Former U.S. Vice President turned climate campaigner Al Gore and his longtime business partner David Blood, a former Goldman Sachs executive, are out with a bit of financial advice for their wealthy comrades who remain in the habit of investing in the world’s high-polluting carbon industry: Don’t.
Saying the misguided dependence on the world’s fossil fuel reserves is creating the “largest bubble ever” in the investment community, Gore and Blood are telling people to find ways to dump their “high-carbon assets” and start using their money to invest in the clean energy future that the Earth demands. As it turns out, they say, it’s not only the morally correct and responsible thing to do in terms of battling climate change, it will ultimately serve their bottom lines.
Gore and Blood, as the Guardian’s Fiona Harvey reports,
Though critics of the powerful duo may voice concern over some of their underlying assumptions—the unproven and largely derided prospect of carbon storage technology, for instance, or the supremacy of the capitalist experiment in general—the idea that the fossil fuel paradigm is not only an ecological disaster, but a financial one, has steadily come to the center of the debate on climate change.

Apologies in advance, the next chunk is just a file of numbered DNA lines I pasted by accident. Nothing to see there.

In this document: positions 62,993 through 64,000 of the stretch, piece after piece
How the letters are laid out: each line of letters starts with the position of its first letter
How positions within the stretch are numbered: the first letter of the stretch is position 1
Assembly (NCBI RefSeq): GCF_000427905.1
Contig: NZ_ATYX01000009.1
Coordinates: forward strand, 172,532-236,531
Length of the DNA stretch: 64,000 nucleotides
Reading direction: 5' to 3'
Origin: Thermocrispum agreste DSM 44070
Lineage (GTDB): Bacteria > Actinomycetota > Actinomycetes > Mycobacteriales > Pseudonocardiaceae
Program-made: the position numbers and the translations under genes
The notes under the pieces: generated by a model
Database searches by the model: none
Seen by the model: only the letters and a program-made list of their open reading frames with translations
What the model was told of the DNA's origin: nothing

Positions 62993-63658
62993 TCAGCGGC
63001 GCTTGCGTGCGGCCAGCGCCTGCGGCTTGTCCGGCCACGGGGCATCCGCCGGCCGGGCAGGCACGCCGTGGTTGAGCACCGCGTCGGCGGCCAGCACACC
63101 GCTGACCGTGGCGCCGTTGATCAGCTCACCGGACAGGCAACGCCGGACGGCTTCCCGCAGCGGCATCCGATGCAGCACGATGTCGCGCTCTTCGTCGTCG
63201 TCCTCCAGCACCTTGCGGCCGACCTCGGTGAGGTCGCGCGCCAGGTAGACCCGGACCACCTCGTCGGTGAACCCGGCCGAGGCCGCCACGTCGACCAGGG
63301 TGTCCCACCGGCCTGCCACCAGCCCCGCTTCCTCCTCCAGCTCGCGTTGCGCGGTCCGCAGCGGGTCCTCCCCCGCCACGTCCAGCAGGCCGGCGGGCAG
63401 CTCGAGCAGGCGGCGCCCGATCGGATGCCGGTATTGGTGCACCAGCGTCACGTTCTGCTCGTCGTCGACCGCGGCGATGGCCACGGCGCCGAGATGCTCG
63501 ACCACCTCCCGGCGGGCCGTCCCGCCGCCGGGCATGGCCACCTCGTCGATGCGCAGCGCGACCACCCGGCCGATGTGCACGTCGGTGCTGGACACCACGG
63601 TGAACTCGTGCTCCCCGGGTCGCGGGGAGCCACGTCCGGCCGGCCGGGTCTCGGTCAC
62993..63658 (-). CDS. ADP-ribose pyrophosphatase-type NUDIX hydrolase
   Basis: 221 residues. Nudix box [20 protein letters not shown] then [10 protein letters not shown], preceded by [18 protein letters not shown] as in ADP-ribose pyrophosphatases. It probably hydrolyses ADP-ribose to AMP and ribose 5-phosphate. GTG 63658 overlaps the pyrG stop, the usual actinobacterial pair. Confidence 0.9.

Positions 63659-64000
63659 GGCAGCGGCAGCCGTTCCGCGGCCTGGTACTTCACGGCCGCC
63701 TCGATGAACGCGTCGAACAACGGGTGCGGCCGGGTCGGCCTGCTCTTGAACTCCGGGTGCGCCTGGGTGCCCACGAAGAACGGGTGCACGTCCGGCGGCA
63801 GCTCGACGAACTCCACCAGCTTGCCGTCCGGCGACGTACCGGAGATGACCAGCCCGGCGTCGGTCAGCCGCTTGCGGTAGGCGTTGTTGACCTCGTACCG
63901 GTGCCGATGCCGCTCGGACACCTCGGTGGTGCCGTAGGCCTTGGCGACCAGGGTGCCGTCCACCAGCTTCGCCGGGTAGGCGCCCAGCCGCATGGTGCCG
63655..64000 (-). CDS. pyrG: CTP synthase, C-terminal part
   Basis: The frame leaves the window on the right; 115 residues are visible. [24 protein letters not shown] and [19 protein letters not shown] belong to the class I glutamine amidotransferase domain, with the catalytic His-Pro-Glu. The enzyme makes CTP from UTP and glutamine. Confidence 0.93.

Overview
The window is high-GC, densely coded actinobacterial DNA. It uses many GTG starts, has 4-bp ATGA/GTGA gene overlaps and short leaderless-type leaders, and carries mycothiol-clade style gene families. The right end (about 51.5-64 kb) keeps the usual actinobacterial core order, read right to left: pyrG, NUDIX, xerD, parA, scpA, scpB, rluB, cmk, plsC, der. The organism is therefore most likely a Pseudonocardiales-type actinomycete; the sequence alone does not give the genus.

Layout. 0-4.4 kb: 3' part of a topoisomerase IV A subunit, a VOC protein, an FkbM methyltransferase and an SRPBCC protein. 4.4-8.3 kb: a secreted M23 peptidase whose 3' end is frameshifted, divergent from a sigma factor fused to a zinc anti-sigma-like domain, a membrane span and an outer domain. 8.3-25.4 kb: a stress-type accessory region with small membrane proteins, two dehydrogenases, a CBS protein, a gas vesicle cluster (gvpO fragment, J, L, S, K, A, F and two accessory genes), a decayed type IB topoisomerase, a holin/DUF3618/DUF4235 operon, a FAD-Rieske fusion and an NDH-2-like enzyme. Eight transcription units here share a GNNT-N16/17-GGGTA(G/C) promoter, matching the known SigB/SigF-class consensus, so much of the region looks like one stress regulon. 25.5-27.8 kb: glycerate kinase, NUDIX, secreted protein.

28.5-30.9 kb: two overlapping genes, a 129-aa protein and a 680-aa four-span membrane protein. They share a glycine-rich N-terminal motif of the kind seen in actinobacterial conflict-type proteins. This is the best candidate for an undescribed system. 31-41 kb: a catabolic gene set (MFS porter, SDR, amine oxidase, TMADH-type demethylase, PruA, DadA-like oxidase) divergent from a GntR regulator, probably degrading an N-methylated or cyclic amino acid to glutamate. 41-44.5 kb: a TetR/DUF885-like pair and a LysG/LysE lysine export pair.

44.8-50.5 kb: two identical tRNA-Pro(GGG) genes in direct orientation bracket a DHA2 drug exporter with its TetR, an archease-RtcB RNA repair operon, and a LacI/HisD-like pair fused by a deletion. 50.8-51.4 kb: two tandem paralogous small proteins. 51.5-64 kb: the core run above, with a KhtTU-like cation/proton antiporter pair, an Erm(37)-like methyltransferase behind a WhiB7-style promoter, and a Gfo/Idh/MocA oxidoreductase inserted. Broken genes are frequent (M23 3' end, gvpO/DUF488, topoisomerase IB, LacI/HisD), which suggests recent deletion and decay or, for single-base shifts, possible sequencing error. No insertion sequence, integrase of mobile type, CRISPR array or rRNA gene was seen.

As Bill McKibben, co-founder of the climate action group 350.org, wrote earlier this year, recognizing and dealing with the “carbon bubble” now cited by Gore and Blood is a vital step in shutting down the (very profitable) oil and gas industries that are cooking the planet. As McKibben wrote:
It is this thinking that is driving 350.org’s nationwide divestment campaign, which is trying to leverage the power of student voices in getting colleges and university endowments to divest their holdings from the world’s biggest polluters. The campaign is also beginning to target pension funds, the portfolios of churches and municipalities in the U.S., and 350.org has just launched a similar drive in Europe.
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